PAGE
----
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Making feminism more relevant to men
Comandantas from Mexico’s Zapatista Army for National Liberation (EZLN) recently called for a global gathering of rebellious women. Their language reflected centuries of radical leadership of Indigenous women in the Caribbean.
“With regard to the Zapatista men,” they wrote, “we are going to put them to work on all the necessary tasks so that we can play, talk, sing, dance, recite poetry and engage in any other forms of art and culture that we want to share without embarrassment. The men will be in charge of all necessary kitchen and cleaning duties.”
Here at home, I had just had one of those conversations about how feminists should make our work more about men and more relevant to men, but no words were said about them manning the kitchens.
This pressure is ironic. In all its diversity, feminism is the only social movement in history to put women’s rights and their challenge to patriarchal power first, and it emerged specifically because other movements, from unions to political parties, aimed for merely halfway liberation, and still do.
The millions of women who are the majority labouring in feminism’s trenches must unapologetically prioritise women’s freedom from sexual violence and equity in political and economic power, both still to be won.
Yet, this movement has also been active on issues of peace, nuclear disarmament, trade agreements, gang violence, literacy, conservation and other areas which impact both women and men’s lives.
Additionally, feminists have long been active on “men’s issues” whether they are arguing for greater paternity leave, for greater care for boys’ emotions, prison reform and much more.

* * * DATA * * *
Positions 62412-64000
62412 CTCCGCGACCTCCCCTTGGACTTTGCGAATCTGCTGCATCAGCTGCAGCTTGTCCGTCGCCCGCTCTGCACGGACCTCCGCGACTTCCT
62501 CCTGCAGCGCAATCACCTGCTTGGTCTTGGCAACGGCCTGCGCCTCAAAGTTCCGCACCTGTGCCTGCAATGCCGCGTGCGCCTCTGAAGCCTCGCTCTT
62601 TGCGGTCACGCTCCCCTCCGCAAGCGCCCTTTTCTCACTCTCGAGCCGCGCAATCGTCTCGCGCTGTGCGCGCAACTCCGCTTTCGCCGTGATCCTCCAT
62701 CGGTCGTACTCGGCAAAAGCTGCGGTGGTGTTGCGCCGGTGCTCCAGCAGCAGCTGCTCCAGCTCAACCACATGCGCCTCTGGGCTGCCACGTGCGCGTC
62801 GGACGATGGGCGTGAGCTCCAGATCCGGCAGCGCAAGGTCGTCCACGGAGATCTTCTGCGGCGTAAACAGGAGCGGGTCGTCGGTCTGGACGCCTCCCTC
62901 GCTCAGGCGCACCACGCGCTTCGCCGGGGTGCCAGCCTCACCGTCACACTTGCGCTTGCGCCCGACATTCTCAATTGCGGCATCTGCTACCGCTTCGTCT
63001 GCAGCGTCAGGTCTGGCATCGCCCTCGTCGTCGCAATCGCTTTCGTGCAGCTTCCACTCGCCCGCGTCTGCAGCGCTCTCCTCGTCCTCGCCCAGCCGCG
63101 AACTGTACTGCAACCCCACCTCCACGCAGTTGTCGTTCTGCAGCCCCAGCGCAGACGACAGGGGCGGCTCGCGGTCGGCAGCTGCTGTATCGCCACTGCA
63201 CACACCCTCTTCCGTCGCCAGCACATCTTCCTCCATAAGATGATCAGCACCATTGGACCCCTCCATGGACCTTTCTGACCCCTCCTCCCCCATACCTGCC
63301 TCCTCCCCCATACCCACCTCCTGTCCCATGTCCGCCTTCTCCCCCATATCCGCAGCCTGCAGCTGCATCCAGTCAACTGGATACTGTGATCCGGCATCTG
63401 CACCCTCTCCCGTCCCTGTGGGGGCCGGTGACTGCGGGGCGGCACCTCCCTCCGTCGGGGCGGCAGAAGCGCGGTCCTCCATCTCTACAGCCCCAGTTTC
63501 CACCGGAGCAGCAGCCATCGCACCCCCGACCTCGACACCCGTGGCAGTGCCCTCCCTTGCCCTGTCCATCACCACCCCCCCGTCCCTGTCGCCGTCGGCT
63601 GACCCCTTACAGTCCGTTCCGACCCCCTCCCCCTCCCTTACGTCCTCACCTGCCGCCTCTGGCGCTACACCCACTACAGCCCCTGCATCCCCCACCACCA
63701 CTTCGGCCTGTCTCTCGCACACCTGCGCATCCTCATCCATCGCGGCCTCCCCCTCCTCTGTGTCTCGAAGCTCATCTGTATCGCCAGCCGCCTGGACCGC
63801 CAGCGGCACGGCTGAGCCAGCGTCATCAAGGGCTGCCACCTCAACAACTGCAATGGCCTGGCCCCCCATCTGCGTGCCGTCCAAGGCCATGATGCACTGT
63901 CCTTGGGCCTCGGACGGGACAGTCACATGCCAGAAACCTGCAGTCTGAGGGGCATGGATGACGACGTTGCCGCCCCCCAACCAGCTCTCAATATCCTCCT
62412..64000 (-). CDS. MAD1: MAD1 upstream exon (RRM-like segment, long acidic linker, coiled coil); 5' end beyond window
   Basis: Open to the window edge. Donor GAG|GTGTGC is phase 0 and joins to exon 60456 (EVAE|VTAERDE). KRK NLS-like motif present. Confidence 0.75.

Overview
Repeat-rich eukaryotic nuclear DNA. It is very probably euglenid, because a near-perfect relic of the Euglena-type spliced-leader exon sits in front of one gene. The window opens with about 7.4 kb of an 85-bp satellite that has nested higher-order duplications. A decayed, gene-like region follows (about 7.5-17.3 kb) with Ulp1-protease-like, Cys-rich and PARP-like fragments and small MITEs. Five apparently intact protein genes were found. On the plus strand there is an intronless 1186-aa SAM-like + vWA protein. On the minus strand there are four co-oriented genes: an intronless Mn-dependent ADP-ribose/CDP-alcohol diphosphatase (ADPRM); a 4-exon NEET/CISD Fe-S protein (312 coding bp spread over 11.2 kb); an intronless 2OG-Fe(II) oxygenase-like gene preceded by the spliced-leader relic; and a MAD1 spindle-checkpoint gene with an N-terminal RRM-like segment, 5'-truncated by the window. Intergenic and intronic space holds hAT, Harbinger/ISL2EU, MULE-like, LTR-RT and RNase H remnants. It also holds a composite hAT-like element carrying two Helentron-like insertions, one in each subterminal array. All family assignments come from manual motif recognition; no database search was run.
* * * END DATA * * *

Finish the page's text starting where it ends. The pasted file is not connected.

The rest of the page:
And, it’s worth noting that men’s violence against women and women’s under-representation in global and national decision-making are not “women’s issues.”
They are issues of men’s occupation and exercise of unequal power, and they should be solved by men with an iota of commitment to justice because that’s what manhood, in all its diversity, love and strengths, brings. Do we appeal to a majority of men by leaving traditional notions of manhood and womanhood unchallenged or by prioritising men’s needs, cleaving feminism’s radical vision and analytic challenge to precisely these from its mobilisation and power?
We know that’s not necessary because men all over the world are involved and doing great work in feminist movements without us even trying to “put men and boys more to the centre of our policy solutions”, or pretend there is anything equal in experiences of domestic violence, or that one woman President is enough when women have never been 50 per cent of our parliament.
These are brothers-in-struggle who don’t need women to exercise power behind the scenes, in the home, while rocking the cradle, or nicely because they know that commitment is about justice, not comfort, not a battle of the sexes, nor a decentering of women from feminism, even as we also care about our children, brothers, nation and planet.
In a final irony, marking feminist success by men’s visibility risks becoming vulnerable to those demanding newspaper space for gender—meaning only men—while failing to get definitions, facts or analysis right.
Because of word space, I won’t dust out those SFATT soundboys tonight.
We don’t get men on our side by softening, repackaging or marginalising accurate analyses of power, but because collective transformation of patriarchal ideals of manhood and womanhood, which ultimately harm both women and men, is necessary.
To quote these Zapatista Comandantas: “We greet you with respect and affection as the women that we are—women who struggle, resist and rebel against the chauvinist and patriarchal state.
“We know well that the bad system not only exploits, represses, robs and disrespects us as human beings, but that it exploits, represses, robs and disrespects us all over again as women…Yet we are not fearful, or if we are we control our fear, and we do not give in, we don’t give up, and we don’t sell out.”
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